Airlines will soon have to pay for their CO2 permits under new EU regulations that will phase out free permits for aircraft carriers.
While the permits are not currently costing airlines money, they will be reduced by a quarter in 2024, halved in 2025 and phased out completely by 2026. The new charges are part of the EU’s Emissions Trading System regulations, and have been introduced to make carriers more accountable for their carbon emissions.
Analysts have predicted that flights could rise in price by €10 as a result. Ryanair has already said it expects fares to rise this year due to inflation, rising fuel costs, capacity constraints and the rerouting of flights to and from Asia to avoid Russian airspace.
CEO of Ryanair, Michael O’Leary, has said that he expects average fares to rise this year by “the high single digits” in percentage terms compared with 2022. He explained that people are already worrying that prices are going to rise in the summer, which he believes will be the case.
A report by American Express Global Business Travel has also indicated that airfares in Europe are predicted to rise 6% in business and 5.5% in economy this year.
While airlines will have to cover their own CO2 permit costs, there is no guarantee that this will translate to higher ticket prices. Some experts have suggested that airlines will instead have to adjust the price of airfare and include carbon costs in the overall ticket price.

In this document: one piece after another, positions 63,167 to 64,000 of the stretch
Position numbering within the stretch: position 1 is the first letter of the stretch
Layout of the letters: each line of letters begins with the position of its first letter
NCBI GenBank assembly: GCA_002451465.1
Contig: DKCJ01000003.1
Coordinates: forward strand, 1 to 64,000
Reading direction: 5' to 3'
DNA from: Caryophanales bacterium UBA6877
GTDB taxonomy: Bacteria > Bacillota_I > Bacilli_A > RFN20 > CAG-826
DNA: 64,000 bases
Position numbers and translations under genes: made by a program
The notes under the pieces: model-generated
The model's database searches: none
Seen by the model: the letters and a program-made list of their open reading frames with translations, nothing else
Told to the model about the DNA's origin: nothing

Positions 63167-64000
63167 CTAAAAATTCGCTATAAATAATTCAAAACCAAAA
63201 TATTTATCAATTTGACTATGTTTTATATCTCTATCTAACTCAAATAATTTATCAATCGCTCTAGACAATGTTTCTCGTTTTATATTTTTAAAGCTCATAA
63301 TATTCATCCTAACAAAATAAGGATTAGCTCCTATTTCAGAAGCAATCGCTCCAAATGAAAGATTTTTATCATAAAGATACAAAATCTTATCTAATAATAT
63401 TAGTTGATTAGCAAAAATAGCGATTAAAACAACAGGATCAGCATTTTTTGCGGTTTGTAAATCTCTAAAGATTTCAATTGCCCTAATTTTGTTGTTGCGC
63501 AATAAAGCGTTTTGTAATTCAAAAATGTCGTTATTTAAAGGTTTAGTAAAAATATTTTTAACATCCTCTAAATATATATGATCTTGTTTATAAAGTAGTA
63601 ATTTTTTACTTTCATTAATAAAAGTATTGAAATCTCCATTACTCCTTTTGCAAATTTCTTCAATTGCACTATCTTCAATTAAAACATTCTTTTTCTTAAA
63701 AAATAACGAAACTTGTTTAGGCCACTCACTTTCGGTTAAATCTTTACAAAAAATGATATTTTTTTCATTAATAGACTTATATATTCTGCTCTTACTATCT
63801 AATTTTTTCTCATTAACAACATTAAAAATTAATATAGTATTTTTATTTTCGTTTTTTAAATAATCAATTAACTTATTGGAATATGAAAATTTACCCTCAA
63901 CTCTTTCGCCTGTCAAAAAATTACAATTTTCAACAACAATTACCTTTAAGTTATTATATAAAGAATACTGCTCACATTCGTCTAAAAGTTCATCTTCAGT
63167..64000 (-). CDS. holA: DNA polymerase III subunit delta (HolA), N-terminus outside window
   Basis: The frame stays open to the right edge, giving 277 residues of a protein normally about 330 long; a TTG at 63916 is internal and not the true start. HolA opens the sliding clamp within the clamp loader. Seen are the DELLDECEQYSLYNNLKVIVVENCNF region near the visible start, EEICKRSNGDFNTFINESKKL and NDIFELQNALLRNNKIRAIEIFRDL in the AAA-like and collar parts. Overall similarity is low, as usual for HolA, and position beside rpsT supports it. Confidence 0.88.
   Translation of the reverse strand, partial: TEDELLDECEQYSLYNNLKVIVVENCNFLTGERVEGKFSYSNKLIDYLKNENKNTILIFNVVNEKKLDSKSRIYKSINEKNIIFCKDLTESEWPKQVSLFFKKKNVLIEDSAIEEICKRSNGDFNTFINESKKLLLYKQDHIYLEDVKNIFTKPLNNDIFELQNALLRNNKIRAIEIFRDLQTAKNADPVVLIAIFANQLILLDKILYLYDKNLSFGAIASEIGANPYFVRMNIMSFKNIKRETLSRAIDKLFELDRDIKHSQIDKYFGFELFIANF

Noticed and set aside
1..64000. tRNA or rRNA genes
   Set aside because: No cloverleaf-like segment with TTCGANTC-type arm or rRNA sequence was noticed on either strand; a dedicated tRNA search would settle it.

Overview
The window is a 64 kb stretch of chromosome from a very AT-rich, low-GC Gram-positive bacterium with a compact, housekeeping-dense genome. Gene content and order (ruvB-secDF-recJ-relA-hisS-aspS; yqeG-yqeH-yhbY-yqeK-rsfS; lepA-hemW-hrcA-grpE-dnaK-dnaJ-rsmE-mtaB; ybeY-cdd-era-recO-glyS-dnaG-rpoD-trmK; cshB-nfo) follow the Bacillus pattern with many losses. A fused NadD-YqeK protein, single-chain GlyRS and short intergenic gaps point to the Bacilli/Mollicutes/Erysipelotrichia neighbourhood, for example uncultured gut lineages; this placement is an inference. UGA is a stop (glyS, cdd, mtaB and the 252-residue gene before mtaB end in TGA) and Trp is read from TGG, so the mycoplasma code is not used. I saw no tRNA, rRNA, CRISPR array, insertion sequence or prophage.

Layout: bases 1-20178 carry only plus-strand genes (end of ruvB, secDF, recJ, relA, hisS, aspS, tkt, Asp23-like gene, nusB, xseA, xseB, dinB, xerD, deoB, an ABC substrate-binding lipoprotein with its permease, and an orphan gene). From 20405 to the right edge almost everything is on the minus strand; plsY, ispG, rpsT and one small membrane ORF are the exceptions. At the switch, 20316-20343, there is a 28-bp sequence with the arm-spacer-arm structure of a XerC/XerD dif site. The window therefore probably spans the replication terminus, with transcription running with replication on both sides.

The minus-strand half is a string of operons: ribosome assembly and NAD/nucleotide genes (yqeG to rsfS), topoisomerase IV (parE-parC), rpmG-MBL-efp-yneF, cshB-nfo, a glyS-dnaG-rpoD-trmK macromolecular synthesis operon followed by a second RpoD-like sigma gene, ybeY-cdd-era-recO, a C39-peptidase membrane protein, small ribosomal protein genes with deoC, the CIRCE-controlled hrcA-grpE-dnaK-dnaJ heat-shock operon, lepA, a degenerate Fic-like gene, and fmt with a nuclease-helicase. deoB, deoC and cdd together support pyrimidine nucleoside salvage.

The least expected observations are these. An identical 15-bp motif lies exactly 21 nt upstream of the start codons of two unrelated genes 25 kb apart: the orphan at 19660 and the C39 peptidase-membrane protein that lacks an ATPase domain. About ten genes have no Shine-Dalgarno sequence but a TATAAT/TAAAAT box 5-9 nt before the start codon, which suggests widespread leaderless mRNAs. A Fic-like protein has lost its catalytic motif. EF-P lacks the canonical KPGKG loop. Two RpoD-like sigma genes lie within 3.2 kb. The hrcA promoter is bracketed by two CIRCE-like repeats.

However, analysts have warned that airlines could spend €785m on carbon allowances in their 2023 fiscal years, equivalent to around €2.60 per passenger journey. That figure could rise to €2.25bn by the middle of the decade.
The Director General of Airports Council International Europe, Olivier Jankovec, has said that the cost of CO2 permits for airlines will alter the “economics of the sector”, and would result in increasing costs for airlines, increasing fares and lower demand.
Despite this, however, demand for travel remains strong, with Ryanair alone forecasting 185 million passengers this year, well on track to reach its ambitious 225 million passenger target by 2026. Bookings for the summer from TUI, the world’s biggest packaged-tour operator, were 20% higher than a year ago.
The charges will be introduced as a way of holding airlines accountable for their carbon emissions and their contribution to climate change. The goal is to make travel more sustainable in the long term.